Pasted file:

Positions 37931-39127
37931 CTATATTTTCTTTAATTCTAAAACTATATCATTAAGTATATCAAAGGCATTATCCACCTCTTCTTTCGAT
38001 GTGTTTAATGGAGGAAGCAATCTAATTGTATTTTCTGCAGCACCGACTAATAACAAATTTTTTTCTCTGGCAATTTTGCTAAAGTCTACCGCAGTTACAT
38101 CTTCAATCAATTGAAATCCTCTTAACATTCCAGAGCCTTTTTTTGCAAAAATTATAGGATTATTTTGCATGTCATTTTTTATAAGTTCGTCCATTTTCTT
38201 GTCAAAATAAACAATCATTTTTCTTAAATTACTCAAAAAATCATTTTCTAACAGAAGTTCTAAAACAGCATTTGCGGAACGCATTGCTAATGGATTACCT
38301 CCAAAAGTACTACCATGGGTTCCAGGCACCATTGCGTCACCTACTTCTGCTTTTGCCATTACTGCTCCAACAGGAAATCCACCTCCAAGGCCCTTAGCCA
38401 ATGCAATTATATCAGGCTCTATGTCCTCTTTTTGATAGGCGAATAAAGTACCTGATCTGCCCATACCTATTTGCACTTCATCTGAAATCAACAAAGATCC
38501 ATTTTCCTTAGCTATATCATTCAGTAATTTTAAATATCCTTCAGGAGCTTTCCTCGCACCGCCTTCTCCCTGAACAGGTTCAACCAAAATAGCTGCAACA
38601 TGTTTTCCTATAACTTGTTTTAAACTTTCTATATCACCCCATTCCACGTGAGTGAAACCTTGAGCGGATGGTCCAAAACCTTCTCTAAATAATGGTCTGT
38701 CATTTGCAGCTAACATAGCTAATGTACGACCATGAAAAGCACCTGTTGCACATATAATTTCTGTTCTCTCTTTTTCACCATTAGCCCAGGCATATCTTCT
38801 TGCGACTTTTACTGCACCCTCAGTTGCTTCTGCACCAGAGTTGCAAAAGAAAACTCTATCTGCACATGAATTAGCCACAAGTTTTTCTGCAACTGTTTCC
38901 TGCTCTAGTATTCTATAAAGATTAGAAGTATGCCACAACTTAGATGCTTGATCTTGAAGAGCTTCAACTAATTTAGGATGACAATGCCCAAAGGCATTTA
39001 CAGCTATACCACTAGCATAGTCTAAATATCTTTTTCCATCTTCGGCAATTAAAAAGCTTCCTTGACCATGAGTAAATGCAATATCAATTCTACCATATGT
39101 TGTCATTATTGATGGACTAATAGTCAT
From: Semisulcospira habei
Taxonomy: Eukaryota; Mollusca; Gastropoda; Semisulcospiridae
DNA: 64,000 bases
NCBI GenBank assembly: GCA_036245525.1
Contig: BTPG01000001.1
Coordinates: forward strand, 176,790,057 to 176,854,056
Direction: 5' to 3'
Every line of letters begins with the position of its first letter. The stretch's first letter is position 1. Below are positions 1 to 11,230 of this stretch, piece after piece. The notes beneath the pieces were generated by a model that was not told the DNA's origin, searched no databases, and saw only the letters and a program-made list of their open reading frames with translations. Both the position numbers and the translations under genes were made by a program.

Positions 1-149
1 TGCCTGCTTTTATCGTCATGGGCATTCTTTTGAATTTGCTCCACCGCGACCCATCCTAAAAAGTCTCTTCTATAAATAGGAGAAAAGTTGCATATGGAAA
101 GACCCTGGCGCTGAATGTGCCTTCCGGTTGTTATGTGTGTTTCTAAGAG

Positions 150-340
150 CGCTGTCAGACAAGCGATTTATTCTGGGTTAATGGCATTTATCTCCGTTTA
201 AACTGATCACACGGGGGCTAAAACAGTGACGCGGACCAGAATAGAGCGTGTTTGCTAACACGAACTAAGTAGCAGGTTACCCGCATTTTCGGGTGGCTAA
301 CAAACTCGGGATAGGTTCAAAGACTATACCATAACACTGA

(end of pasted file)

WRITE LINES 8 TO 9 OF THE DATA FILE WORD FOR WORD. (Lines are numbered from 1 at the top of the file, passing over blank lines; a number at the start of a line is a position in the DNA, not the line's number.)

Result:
38501 ATTTTCCTTAGCTATATCATTCAGTAATTTTAAATATCCTTCAGGAGCTTTCCTCGCACCGCCTTCTCCCTGAACAGGTTCAACCAAAATAGCTGCAACA
38601 TGTTTTCCTATAACTTGTTTTAAACTTTCTATATCACCCCATTCCACGTGAGTGAAACCTTGAGCGGATGGTCCAAAACCTTCTCTAAATAATGGTCTGT